Sérgio Moro

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Sérgio Moro
Sérgio Moro em comissão de combate à corrupção.jpg
Personal details
Born Sérgio Fernando Moro
(1972-08-01) 1 August 1972 (age 45)
Maringá, Paraná, Brazil[1]
Alma mater Maringa State University and Federal University of Paraná
Profession Federal Judge

Sérgio Fernando Moro (Brazilian Portuguese: [ˈsɛʁʒju ˈmoɾu]; born 1 August 1972) is a Brazilian federal judge who has gained fame in Brazil for being in charge of the prosecution of the crimes identified in the Operation Car Wash (Portuguese: Operação Lava Jato), a case of high-profile scandals of corruption and bribery involving government officials and business executives.[2][3]

Early life

Moro holds a press conference in September 2015.

Moro grew up in Maringá. His parents are Dalton Áureo Moro, a former Geography professor, died in 2005, and Odete Moro, a former Portuguese teacher. His elder sibling is César Fernando Moro, a marathonist and director of a technology firm. He studied abroad through an exchange program at Harvard Law School in 1998. He earned a doctorate at the Federal University of Paraná in 2002 and earned his bachelors of law degree at Maringa State University in 1995. Since 1996, he has been federal judge in Brazil. For acting in favor of retired people, he was known as "juiz dos velhinhos," or "elderly people's judge."[1] Currently, he is an adjunct law professor there and acts as a federal judge in high-profile cases—including Operation Car Wash.[4] In 2007, he participated in the United States Department of State International Visitor Leadership Program in which he visited U.S. agencies and institutions responsible for preventing and combating money laundering.[5]


Having understood how the Italian corruption case Mani pulite worked, Moro followed the same method in Brazil. According to him, he adopted the way of "falar pelos autos", meaning he communicates what he wants through legal sentences.[1] Besides working on Operation Car Wash, he also coordinated the criminal case dubbed "Banestado," which resulted in the prosecution of 97 individuals, and Operation "Farol da Colina"—in which he decreed the preventive arrest of 103 suspects for committing money laundering, tax evasion and other crimes. Among the arrested was Alberto Youssef, also accused in the Car Wash case. He participated on the judicial team prosecuting the Mensalão scandal as well.[6]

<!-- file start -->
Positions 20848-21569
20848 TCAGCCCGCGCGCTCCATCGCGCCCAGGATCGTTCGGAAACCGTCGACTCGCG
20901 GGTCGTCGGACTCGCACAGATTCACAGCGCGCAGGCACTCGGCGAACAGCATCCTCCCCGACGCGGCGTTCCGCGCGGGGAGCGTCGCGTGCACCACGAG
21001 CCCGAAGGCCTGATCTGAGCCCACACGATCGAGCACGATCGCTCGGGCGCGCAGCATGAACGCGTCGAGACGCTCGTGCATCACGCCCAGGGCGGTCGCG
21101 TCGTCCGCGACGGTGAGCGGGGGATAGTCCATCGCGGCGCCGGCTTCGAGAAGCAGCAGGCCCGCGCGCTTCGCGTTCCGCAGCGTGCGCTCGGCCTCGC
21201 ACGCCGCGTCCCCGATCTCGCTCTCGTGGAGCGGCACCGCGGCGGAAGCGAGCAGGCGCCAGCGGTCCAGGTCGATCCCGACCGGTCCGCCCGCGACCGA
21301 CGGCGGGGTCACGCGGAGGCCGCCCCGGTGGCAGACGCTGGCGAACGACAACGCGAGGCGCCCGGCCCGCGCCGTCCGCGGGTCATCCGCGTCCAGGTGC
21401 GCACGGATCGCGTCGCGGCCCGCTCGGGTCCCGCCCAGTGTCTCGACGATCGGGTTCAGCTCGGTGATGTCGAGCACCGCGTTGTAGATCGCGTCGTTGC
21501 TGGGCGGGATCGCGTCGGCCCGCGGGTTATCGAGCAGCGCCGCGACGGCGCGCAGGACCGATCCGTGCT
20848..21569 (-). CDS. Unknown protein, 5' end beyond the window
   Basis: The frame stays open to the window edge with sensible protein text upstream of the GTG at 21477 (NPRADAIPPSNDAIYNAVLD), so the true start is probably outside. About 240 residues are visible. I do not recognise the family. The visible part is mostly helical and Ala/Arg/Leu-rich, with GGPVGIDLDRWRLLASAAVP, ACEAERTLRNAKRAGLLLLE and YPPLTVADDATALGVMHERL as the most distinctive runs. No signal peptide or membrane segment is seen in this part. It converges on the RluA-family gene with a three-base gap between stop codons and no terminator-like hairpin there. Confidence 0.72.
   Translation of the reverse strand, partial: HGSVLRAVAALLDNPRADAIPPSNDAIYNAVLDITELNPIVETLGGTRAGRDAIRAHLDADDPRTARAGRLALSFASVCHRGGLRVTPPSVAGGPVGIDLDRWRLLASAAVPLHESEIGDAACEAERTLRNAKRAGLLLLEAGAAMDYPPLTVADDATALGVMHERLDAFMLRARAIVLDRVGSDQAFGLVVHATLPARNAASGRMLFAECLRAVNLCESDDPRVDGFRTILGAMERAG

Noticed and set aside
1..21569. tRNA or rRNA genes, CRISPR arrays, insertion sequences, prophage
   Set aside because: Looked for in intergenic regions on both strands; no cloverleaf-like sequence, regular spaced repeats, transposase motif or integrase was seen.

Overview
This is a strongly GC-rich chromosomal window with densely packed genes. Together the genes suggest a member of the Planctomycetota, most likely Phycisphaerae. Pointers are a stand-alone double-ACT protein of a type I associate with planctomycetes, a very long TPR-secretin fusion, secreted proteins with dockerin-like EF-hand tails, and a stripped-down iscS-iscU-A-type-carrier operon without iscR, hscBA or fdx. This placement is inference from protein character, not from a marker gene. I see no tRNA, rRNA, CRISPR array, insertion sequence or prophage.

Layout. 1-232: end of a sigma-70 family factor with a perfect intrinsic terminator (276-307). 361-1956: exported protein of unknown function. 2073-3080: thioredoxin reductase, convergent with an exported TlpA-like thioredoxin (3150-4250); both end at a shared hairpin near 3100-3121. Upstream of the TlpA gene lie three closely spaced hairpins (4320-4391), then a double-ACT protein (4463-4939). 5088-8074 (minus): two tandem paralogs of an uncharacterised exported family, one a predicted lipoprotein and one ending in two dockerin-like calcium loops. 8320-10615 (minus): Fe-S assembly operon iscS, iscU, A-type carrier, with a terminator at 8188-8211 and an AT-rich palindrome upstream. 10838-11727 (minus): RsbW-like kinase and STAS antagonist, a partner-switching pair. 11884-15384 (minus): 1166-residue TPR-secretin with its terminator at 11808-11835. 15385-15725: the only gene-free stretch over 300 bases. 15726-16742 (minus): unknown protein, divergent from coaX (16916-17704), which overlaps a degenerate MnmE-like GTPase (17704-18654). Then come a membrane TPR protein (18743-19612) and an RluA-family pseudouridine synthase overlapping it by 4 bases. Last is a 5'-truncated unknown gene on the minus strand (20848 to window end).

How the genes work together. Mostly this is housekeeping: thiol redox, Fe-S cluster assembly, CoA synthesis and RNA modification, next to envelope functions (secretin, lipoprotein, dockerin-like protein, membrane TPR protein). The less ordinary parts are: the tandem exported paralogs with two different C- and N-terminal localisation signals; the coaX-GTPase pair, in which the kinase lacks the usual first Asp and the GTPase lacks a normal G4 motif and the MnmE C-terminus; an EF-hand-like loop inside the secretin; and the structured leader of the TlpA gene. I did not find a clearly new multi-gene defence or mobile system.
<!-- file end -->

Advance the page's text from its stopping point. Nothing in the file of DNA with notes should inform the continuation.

In 2016, he was awarded 13th in Fortune's List of World's Greatest Leaders and was compared to Brazil's real-life edition of The Untouchables (film) for his acts in the prosecution of $3billion corruption scheme in Petrobras.[7] He was also in Time Magazine's list of the 100 Most Influential People for the same year [8] and in 10th place on Bloomberg Businessweek's list of 50 Most Influential People in the World of Finance.[9]

Despite his recent rise to stardom, however, Moro's methods have been questioned by some of his peers,[10] including accusations of lawfare. Justice Celso de Mello has accused Moro of condoning a "nosy police state" and acting as an "investigative judge."[10]

See also


  1. ^ a b c Hasselmann, Joice (2016). Sérgio Moro: a História do Homem por Trás da Operação que Mudou o Brasil [Sérgio Moro: The History of the Man Behind the Operation that Changed Brazil] (in Portuguese). São Paulo: Universo dos Livros. p. 208. ISBN 8550300217. 
  2. ^ "Effects of Petrobras scandal leave Brazilians lamenting a lost dream". The New York Times. 9 August 2015. Retrieved 15 July 2017. If any good has come from the Petrobras debacle it is the flickering sense that this time could be different. Part of the reason is the work of Judge Sérgio Moro, who is overseeing the investigation, officially known as Operação Lava Jato, or Operation Carwash. 
  3. ^ Cruz, Fernanda (31 August 2015). "Sergio Moro fighting corruption should bring benefits to Brazil". Agência Brasil. Retrieved 15 July 2017. "Federal Judge Sérgio Moro, in charge of the proceedings opened under Operation Car Wash"..."The judge reported that the evidence gathered during the operation as well as the allegations given under plea bargain indicate that the payment of bribes through contracts at Petrobras was a common practice.
  4. ^ Connors, Will; Magalhaes, Luciana. "Court Ruling Threatens to Hamper Brazilian Judge Sergio Moro's Anticorruption Success". The Wall Street Journal. Retrieved 15 July 2017. A single federal judge has overseen the adjudication of Brazil’s vast corruption scandal involving state-run oil company Petróleo Brasileiro SA, issuing a string of warrants and multiyear prison sentences against some of the country’s most powerful executives. 
  5. ^ Moro, Sergio (28 October 2013). "Curriculum vitae". Currículo Lattes (in Portuguese). CNPq. Retrieved 8 March 2016. 
  6. ^ Vasconcelos, Frederico (1 July 2012). "Grupo de juízes auxilia STF no julgamento do mensalão". Folha de S.Paulo (in Portuguese). Retrieved 15 July 2017. 
  7. ^ "Sergio Moro". Fortune. Retrieved 15 July 2017. 
  8. ^ Walsh, Bryan (21 April 2016). "Sergio Moro". Time. Retrieved 15 July 2017. 
  9. ^ "Bloomberg's Fifty Most Influential". Bloomberg. 22 September 2016. Retrieved 15 July 2017. 
  10. ^ a b Canário, Pedro (5 May 2015). "Excessos de Sergio Moro são discutidos no STF e no CNJ pelo menos desde 2005" (in Portuguese). ConJur. Retrieved 15 July 2017. 
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